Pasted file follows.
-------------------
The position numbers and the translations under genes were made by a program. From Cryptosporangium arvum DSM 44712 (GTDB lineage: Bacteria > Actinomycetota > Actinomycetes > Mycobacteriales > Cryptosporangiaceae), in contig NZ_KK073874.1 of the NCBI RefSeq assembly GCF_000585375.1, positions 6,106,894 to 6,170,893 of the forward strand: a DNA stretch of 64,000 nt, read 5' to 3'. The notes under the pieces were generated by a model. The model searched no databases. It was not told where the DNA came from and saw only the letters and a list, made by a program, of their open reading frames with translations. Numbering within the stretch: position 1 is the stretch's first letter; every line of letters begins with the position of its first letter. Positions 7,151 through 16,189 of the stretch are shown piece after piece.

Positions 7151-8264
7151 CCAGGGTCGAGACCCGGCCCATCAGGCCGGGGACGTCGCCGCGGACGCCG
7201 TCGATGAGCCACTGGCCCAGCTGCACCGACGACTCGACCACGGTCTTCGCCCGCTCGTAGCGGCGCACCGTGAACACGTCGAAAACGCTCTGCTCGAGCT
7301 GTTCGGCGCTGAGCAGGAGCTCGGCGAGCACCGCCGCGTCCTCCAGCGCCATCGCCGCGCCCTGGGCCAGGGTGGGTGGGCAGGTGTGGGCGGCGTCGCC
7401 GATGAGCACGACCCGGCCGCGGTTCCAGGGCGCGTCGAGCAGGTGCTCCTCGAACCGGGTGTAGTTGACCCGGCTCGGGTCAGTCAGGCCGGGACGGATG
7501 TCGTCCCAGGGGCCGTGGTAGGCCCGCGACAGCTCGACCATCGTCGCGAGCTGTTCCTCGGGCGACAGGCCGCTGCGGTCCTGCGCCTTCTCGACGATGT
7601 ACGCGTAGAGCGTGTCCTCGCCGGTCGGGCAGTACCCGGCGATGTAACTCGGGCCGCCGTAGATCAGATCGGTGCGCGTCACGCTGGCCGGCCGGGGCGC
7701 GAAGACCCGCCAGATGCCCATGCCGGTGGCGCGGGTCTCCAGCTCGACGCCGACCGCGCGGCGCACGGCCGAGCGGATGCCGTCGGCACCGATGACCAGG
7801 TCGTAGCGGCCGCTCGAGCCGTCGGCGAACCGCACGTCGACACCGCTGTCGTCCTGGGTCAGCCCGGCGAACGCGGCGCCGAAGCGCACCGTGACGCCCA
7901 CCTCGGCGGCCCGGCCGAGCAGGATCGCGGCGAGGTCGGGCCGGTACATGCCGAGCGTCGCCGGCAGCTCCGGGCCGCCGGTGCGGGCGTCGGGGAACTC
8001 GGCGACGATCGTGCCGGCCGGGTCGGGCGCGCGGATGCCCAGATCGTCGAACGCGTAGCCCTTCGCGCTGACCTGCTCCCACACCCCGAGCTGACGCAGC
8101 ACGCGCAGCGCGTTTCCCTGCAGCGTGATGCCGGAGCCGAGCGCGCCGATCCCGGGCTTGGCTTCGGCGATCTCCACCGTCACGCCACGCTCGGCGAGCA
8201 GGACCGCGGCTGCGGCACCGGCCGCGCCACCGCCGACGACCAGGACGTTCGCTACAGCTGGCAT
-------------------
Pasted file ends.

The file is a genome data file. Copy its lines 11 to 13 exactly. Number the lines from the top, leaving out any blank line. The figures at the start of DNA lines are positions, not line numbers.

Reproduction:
7901 CCTCGGCGGCCCGGCCGAGCAGGATCGCGGCGAGGTCGGGCCGGTACATGCCGAGCGTCGCCGGCAGCTCCGGGCCGCCGGTGCGGGCGTCGGGGAACTC
8001 GGCGACGATCGTGCCGGCCGGGTCGGGCGCGCGGATGCCCAGATCGTCGAACGCGTAGCCCTTCGCGCTGACCTGCTCCCACACCCCGAGCTGACGCAGC
8101 ACGCGCAGCGCGTTTCCCTGCAGCGTGATGCCGGAGCCGAGCGCGCCGATCCCGGGCTTGGCTTCGGCGATCTCCACCGTCACGCCACGCTCGGCGAGCA